Table 3. Comparison of both roadmapping processes (“wood fuels” and “precision farming”).
Target group
Identified obstacles
Initial situation
Key stakeholders
Wood Fuels
Promotion of wood fuel as a heating
alternative by establishing a regional
supply chain certificate for regional wood
Lack of awareness of wood fuel as a
heating alternative
Insecurity of prices
Insecurity of supply
Stakeholder network existed
Precision Farming
Promotion of new farm technologies by
establishment of a competence center for
precision farming technology
Lack of information
Lack of practical skills
Lack of support
(kick-off, selection, main obstacles,
institutional frame, implementation
concept, presentation of roadmap)
No stakeholder network existed
Technology developers
Industry representatives
Farm Consultants
National agricultural research institute
(kick-off, selection, main obstacles,
institutional frame, implementation concept,
presentation of roadmap)
Dependence on outside funding
Forest rangers
Wood processors
Energy consultants
In both roadmapping processes, specific key regional experts were essential for their success. These
individuals strongly believed in the innovations and were economically connected to the outcome. Their
attitude also stimulated others to join the process. A careful identification of stakeholders therefore
proved to be one of the major success factors.
Both roadmapping processes were supported by external moderators and scientists with process
competence. This helped the stakeholders concentrate on their issues without being side-tracked. The
moderators added an outside perspective and addressed neglected topics.
5. Discussion
Generally, the ROIR approach is based on an innovation-oriented regional development perspective,
which has a long tradition in the European policy. In the 1990s, the broadly aligned EU programs for
Sustainability 2015, 7
innovation-oriented regional development RIS and RITTS were implemented in numerous European
regions. The objective of RIS was to build partnerships among key innovation actors and to draw up
regional innovation strategies. The early contribution of RIS/RITTS to innovation has been recently
extended to EU strategic and funding instruments, such as the Structural Funds under RTDI (Research,
Technological Development and Innovation) priorities [61], as well as in further regional innovation
activities and externally founded projects, such as EURIS [35]. The mentioned objectives of the
RIS/RITTS initiative represent a crucial link to the INNOrural project.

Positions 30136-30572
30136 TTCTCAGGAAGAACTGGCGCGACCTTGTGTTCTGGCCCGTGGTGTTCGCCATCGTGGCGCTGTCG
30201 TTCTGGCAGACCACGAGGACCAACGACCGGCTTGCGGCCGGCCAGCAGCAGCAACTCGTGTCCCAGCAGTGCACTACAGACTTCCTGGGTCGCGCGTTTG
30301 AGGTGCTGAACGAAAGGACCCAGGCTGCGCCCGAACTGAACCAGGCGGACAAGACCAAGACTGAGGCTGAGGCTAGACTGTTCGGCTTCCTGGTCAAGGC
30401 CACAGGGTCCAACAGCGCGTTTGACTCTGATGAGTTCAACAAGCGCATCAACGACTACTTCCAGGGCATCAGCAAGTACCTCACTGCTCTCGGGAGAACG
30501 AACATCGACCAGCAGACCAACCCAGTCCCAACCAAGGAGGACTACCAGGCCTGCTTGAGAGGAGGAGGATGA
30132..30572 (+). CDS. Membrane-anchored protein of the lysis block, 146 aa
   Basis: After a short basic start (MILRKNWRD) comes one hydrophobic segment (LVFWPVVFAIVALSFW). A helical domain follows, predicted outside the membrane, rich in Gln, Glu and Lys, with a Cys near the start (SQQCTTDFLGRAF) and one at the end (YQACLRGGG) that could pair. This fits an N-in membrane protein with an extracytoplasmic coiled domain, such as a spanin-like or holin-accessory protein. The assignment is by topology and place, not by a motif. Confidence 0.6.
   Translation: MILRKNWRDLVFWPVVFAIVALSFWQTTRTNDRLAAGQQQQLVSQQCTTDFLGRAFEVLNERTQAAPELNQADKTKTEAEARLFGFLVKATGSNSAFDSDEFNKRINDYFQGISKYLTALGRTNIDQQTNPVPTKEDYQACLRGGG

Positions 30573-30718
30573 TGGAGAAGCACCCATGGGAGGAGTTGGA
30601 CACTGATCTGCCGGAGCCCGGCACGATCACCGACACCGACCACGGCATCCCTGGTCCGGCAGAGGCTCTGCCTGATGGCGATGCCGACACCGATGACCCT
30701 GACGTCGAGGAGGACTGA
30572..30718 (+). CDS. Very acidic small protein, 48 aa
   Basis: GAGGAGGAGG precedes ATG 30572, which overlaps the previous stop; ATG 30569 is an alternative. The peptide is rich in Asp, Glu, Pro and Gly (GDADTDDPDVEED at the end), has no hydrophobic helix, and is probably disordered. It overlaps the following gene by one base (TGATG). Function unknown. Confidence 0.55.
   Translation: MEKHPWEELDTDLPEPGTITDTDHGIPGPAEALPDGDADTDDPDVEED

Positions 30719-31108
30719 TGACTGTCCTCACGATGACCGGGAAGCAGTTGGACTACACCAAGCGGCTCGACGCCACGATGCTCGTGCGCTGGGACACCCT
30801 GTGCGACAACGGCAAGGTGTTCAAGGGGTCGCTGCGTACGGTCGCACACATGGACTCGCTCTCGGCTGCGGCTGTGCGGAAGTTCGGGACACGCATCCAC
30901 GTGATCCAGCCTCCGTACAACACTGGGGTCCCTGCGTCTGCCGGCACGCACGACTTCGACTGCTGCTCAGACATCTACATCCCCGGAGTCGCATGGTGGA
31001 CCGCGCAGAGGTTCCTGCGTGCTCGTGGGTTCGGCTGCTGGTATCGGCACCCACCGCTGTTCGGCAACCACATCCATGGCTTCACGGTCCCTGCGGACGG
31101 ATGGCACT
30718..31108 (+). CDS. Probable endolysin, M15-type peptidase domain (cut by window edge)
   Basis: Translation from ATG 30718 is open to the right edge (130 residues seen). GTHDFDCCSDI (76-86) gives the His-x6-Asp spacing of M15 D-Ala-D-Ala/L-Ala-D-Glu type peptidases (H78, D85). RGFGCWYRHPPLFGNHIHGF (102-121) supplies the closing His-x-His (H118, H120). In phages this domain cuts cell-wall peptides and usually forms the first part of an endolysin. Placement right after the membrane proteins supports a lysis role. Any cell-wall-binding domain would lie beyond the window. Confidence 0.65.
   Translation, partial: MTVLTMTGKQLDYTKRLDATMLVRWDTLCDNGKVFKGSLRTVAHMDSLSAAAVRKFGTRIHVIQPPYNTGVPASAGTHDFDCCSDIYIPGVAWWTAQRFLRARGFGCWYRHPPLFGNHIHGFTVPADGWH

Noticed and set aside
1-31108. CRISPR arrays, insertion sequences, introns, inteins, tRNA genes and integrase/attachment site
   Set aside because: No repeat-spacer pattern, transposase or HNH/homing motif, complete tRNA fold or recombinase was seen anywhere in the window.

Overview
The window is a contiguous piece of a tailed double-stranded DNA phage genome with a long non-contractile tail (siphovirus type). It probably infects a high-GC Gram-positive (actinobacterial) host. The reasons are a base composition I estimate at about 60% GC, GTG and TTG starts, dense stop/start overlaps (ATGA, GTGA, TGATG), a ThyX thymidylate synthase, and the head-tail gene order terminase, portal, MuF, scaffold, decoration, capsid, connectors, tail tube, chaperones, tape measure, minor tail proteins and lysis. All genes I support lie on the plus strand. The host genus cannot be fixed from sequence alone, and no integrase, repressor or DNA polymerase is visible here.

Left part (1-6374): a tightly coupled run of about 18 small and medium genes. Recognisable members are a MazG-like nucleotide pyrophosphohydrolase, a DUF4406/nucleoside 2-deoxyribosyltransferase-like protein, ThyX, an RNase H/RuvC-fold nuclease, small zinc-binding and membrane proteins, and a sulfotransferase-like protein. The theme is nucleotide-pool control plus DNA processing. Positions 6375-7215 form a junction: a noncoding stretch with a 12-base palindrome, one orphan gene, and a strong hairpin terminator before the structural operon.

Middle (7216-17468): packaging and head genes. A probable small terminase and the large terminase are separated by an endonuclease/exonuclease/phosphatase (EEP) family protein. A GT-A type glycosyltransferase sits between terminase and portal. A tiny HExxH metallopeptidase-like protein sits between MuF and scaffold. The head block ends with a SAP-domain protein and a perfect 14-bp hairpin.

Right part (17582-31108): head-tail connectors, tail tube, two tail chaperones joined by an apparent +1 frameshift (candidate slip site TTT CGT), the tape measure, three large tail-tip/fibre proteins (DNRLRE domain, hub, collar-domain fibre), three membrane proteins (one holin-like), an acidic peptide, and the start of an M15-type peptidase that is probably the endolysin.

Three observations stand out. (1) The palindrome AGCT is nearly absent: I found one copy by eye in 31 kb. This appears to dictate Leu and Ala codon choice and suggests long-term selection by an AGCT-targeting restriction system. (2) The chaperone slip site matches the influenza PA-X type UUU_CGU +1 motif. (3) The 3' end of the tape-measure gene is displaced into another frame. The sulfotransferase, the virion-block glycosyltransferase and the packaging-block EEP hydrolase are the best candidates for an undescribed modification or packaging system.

Comparing ROIR with regional foresight, many similarities can be found, e.g., regarding objectives,
issues and methods. Kindras et al. [10] stated that innovation in regional foresight interlinks all types of
factors and actors, aiming at creating a network among key actors of regional innovation systems (mainly
firms, research organizations, public institutions, financial companies and technology intermediates).
This fully applies to ROIR, as well. However, there is also a significant difference between the two
approaches. Regional foresight aims at identifying future innovation potentials and development
priorities for strategic decisions in regions [10,15,17], whereas the ROIR process is more
implementation-oriented by intending to start and realize innovation activities.
Regional foresight studies use different methods, such as expert panels, group discussions, scenarios
or, in rare cases, roadmapping [10,62]. In the Samara case study, regional experts were involved to build
scenarios and integrate these scenarios into a roadmap (cf. [10]). In ROIR, the experts not only served
to identify regional targets for socio-economic development, but also assessed the sustainability aspects
of innovative ideas. The ex ante sustainability assessment in ROIR determines which innovative idea
will be pursued.
An interesting framework that considers open innovation and tries to find solutions to cope with
regional problems and to foster regional development is the living labs concept, which was examined in
the C@R (Collaboration and Rural) project [34]. Further similarities between ROIR and living labs are
the openness for a broad range of stakeholders, the partnership and network creation and operation across
different development stages, the detection of potential future business or innovations and the feasibility
analysis of inventions. However, living labs is seen as a more user-centric approach. Furthermore, the
living labs approach provides less guidance, such as a business plan for implementation and a
standardized methodology. Thus, instruments and forms of participation are not clearly defined. Through
the application of the TRM approach, ROIR provides a strategic and structured methodology that is
relevant and helpful for the transferability of the approach to other regions
Regardless of its final implementation, the ROIR process and the final roadmap was highly
appreciated by the participating stakeholders. It allowed stakeholders to reflect on their respective